Oanda’s Michael Stumm and Richard Olsen on Retail FX: the triumph of hope over experience
Richard Olsen and Michael Stumm point to the reasons for the remarkably rapid rise of the retail foreign exchange market.
Lee Oliver, Euromoney's FX correspondent, is taking a well-deserved summer break. While he enjoys the clean air of the Alps, over the next three weeks The weeklyFiX will be contributed by guest writers from the industry. Our first guest contributors are Richard Olsen and Michael Stumm of Oanda, who look at the potential of the retail FX market.
The explosion of retail currency trading in Japan1 recently attracted attention to retail foreign exchange on radar screens worldwide.
Although some banks and institutional investors are dismissing the Japanese experience as a localized anomaly, the conditions that enabled it illustrate the potential of retail FX2 as a force to be reckoned with.
In less than 10 years, a relatively small number of online currency brokers and market makers have had a massive effect: by efficiently exploiting technology, by driving a five-fold decrease in the cost of trading, and by presenting banks and institutional traders with an insurmountable challenge. This article examines the new economies of retail currency trading and considers why some big players will find it impossible to catch up.
Rapidly emerging and disappearing investment niches and products are taken for granted in the financial services industry. But how does one explain the sudden evolution of an entire market that did not even exist 10 years ago?
Moreover, it is not just an isolated niche market but a global engine of trade with profound effects on the flow of capital, national interest rates and the public perception of risk, efficiency and value.
A better mousetrap
We are always eager to recite the virtues of online FX trading, but this phenomenon didn’t come out of nowhere. Retail currency trading got started just as three favourable conditions were becoming fact:
the existence of a globally wired economy ready to communicate – easily and cheaply – through the internet;
the need for more efficient cross-currency transactions required by truly global and ever-increasing trade;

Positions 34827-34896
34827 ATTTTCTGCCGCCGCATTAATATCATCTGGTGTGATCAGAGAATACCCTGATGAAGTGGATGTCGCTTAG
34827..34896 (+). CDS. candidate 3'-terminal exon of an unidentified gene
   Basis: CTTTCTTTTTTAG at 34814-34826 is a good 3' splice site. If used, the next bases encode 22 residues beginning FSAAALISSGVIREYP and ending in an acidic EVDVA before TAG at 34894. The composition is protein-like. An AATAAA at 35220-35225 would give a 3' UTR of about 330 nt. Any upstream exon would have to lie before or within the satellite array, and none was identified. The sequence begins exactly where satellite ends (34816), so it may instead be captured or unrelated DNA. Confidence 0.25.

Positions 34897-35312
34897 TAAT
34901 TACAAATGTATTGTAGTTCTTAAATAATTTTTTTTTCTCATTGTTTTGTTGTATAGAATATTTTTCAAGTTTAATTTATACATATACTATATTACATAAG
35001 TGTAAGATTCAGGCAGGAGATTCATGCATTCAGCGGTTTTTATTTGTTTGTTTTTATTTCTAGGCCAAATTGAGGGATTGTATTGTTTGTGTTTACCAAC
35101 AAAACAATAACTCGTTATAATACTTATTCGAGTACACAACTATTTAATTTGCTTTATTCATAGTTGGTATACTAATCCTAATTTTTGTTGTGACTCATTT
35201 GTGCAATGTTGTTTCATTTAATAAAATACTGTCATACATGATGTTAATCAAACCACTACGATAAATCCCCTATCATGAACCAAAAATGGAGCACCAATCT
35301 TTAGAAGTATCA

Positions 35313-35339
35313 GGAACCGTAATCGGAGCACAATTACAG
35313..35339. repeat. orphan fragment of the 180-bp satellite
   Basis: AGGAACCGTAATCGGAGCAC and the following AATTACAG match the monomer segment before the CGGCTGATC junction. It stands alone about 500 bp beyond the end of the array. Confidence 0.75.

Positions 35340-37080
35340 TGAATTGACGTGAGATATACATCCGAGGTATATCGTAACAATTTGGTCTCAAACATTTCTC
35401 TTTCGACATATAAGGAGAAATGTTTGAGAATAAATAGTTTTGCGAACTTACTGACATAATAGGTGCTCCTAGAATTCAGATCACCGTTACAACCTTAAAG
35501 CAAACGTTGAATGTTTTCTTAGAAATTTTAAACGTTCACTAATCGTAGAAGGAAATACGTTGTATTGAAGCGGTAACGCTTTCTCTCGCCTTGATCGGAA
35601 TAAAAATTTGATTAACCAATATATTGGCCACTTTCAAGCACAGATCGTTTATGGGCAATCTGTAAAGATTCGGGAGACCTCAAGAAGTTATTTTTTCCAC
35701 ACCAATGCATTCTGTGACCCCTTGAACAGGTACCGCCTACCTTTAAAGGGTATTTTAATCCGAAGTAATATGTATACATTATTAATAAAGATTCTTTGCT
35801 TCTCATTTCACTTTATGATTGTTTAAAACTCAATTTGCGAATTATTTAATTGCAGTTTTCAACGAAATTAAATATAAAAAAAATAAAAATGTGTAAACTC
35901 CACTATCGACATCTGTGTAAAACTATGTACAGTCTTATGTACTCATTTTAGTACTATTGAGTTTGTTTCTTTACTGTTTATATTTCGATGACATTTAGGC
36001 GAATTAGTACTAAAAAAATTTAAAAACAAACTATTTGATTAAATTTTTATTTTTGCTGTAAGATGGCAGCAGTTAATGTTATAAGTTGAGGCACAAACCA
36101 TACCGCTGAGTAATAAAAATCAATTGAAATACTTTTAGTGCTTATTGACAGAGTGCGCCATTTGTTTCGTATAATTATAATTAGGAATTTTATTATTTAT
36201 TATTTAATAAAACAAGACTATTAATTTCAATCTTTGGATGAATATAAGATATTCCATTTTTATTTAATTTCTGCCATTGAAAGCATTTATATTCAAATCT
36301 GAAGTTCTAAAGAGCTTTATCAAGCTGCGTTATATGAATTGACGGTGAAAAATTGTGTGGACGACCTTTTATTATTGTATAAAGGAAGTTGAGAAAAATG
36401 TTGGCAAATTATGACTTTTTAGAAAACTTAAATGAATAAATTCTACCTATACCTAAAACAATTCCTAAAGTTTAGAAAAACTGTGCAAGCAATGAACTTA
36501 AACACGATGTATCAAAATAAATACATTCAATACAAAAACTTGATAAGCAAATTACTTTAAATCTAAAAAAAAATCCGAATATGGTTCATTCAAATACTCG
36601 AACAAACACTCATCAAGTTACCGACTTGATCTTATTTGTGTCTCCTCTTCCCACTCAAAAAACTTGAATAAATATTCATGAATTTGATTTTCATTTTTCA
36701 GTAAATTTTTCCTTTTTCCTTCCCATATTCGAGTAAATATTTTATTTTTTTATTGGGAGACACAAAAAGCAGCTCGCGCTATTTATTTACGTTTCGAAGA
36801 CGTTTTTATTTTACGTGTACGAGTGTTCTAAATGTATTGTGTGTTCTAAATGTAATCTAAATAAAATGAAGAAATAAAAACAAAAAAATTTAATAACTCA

a spirit of innovation that rode the coat-tails of technology but had a higher purpose: doing more with less, and making opportunity available to the many instead of the privileged few.
In 1996 FX trading was done by banks, a few investment managers, and those corporations that were big enough to have to worry about it. These big players predicted that small-time market makers and brokers wouldn’t have a chance. There was too much risk, too much capital required, and no reliable platform to attract a clientele that, in any event, was too busy chasing equity returns and couldn’t understand currencies (or stomach their volatility).
The global-finance oligarchy could not imagine a business model capable of opening the private club of currency to the average investor. For a while, they were right: a few banks adopted new technology and trading costs went down, but not for the banks’ big retail customers. Spreads began to narrow and volatility slacked somewhat, but costs were still high. Even though the core market became relatively more efficient, volatility relative to cost (spread) was not favourable. And this might have fuelled the early pessimism that technology alone would not change business as usual.
And it did take more than technology to change FX. This is where the retail start-ups saw an opportunity:
in an unregulated industry...
...with low barriers to entry...
...and an unboundaried, ready-made distribution channel – the internet – that demanded results to build awareness and loyalty, with dramatically reduced dependence on sales and expensive relationship-building.
What’s the big deal? (why you should care)
The big deal is that the retail FX start-ups made it happen, succeeding beyond anyone’s expectations (including their own):